"But I think the most important thing we leave behind is the influence we have on our students, that next generation of chemists. In that respect, Roy has left his mark on that next generation as he's played a major role in the education of students at both the graduate and undergraduate levels."
Tributes to Four Scholar/Teachers:
Colleagues and Students Celebrate Miller's Contribution to Future of Chemistry
It's not often you hear peals of laughter pouring from Goodrich 104, the venerable tiered classroom that hosts intense chemistry lectures, demonstrations, and exams. References to astrology are equally unusual fare there.
But both were in the air the afternoon of April 14 as Professor of Chemistry Bob Olsen introduced the chemistry symposium celebration held to honor Professor of Chemistry Roy Miller. The 16-year veteran of the Wabash faculty taught his last organic chemistry class that week and will soon be spending at least a portion of his retirement days enjoying his favorite avocation, farming--an opportunity for humor not lost on his colleague Bob Olsen.
"Looking back to the date of Roy's birth, we find an interesting conjunction between the planets Venus and Saturn in the constellation Capricornus," Olsen told an amused audience of students, faculty, and former students and colleagues, some who had traveled hundreds of miles to congratulate Miller on his career's accomplishments. "Venus is the goddess of love, Saturn is the god of agriculture, so it was in the stars that Roy would end up on a farm!
"But we're not here to celebrate Roy's agricultural pursuits," Olsen said, concluding his introduction above the laughter. "We're here to celebrate his career as an outstanding teacher/scholar in chemistry."
Miller was already an accomplished researcher and professor when he arrived at Wabash in 1982. Graduated from Ohio Wesleyan, the ex-marine earned his Ph.D. at the University of Michigan when the chemistry department there was at its zenith under the supervision of the well-respected organic chemist Martin Stiles. He moved west to teach at the University of North Dakota, where he achieved his full professorship within seven years. But it was teaching for a year as a visiting professor at Dartmouth that most affected his decision to come to Wabash. Witnessing the skills and influence of teacher/scholars like Dartmouth chemistry professor David Lemal caused him to re-think his career path away from graduate teaching and toward the teaching of undergraduates.
Soon after his arrival at Wabash, Miller was named chairman of the chemistry department and gained a reputation as a vigorous lecturer.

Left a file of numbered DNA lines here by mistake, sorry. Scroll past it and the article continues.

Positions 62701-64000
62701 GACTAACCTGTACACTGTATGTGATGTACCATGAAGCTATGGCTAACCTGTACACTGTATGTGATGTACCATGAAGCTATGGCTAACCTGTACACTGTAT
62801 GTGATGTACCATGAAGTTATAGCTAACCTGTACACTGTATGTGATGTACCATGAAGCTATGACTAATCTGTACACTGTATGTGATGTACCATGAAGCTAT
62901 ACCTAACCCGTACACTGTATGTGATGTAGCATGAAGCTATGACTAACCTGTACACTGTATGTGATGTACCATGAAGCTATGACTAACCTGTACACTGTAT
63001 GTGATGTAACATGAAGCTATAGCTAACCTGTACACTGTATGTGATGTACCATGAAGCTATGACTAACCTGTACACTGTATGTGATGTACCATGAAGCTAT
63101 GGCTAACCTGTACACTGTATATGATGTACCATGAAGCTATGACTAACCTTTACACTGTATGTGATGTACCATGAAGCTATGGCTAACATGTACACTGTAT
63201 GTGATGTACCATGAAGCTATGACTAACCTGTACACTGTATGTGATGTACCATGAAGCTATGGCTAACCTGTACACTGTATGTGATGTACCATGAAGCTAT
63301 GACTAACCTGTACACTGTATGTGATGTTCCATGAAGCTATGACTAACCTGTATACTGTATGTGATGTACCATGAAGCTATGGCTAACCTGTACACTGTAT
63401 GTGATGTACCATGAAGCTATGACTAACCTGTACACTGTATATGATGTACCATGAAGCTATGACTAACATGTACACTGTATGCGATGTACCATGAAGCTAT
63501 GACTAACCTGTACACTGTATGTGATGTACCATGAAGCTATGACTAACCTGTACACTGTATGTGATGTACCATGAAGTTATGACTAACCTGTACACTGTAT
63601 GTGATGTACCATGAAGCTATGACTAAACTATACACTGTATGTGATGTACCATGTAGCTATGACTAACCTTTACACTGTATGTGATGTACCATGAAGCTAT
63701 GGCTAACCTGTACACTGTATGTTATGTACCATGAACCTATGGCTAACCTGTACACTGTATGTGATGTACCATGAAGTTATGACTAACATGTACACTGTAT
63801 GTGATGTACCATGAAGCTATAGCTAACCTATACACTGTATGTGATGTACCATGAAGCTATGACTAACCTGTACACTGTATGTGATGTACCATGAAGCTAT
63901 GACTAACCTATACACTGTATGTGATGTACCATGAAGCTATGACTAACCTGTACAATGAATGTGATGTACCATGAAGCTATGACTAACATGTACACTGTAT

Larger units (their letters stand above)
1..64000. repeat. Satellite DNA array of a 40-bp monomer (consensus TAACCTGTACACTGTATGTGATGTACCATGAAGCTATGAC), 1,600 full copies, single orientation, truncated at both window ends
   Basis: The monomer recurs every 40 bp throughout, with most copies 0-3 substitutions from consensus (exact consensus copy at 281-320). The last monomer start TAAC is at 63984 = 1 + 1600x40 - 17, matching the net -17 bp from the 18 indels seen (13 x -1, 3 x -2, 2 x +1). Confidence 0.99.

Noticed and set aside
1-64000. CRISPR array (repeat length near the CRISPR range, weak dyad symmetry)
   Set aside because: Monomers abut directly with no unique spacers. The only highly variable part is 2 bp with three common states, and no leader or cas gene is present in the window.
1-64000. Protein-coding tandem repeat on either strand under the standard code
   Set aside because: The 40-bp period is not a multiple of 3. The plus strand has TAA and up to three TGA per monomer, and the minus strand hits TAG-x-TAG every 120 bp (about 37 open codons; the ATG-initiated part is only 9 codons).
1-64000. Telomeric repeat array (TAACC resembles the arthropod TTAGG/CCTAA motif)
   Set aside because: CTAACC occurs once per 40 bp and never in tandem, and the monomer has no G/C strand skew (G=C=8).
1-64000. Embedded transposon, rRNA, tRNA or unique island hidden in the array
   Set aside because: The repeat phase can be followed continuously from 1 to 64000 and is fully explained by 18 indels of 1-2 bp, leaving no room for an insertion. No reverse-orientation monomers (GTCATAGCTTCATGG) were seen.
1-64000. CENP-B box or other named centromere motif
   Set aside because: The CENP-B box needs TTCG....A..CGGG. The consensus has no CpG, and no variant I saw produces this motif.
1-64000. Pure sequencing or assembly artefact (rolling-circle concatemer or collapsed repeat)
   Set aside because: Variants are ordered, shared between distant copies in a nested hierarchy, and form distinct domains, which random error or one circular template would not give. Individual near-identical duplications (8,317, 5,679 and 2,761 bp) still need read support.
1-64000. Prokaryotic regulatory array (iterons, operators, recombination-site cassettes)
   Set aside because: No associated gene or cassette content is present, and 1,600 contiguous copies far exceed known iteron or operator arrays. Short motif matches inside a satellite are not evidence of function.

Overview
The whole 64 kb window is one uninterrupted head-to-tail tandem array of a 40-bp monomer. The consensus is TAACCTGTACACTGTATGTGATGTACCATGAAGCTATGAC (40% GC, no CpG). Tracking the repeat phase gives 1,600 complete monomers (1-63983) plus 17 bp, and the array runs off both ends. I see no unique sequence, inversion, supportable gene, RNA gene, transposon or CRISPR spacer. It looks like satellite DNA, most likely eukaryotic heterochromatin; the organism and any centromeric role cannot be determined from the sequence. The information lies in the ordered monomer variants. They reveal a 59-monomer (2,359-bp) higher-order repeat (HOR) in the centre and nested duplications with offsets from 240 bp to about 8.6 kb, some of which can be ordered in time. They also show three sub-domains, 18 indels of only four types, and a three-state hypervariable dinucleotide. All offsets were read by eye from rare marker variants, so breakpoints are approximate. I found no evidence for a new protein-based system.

"After one of Roy's more intense lectures, this room looked like a chalk factory," Olsen quipped. Miller won the McLain-McTurnan-Arnold Award for Excellence in Teaching in 1987.
Whether they were summer interns, undergraduates, or graduates, students have always come first for Miller. Many of them were on hand for his retirement celebration, including his first Ph.D. candidate at North Dakota, Darryl Fahey, now a chemist at Phillips Petroleum.
"Roy shaped my career and I consider him not only a mentor, but a close friend," Fahey said.
Geoff Coates '89, who has completed his doctorate at Stanford, credited his work as a summer intern with Miller as being foundation to his later research in graduate school.
To a group that included a fraternity brother from Miller's undergraduate days at Ohio Wesleyan, the professor expressed his appreciation for those who had gathered to honor him.
"I've been very lucky to have worked with and learned from wonderful people," Miller said, citing his mentor Martin Stiles as a scientist who, "through his examples showed us the really important things in the sciences, especially intellectual honesty, the need to give credit to others for prior work."
"What has meant the most to me have been classes of students who were intellectually curious and willing to learn, and I've had my share of these," Miller said. He read a list of names from his organic chemistry class of 1987. "With students like that in your class, you can't go wrong."
"The publications and awards--and Roy has a lot of those--are well and good," Olsen said. But I think the most important thing we leave behind is the influence we have on our students, that next generation of chemists. In that respect, Roy has left his mark on that next generation as he's played a major role in the education of students at both the graduate and undergraduate levels."
Olsen then referred to Miller's first published work, which focused on the chemistry of enzymes.
"The last footnote of the paper reads, 'Of some 20 preparations of this compound, two were encountered that detonated,' Olsen said. "So it can always be said that Roy's chemistry career began with a bang."
And ended with, if not an explosion, certainly an effusion of gratitude from those he worked with and taught.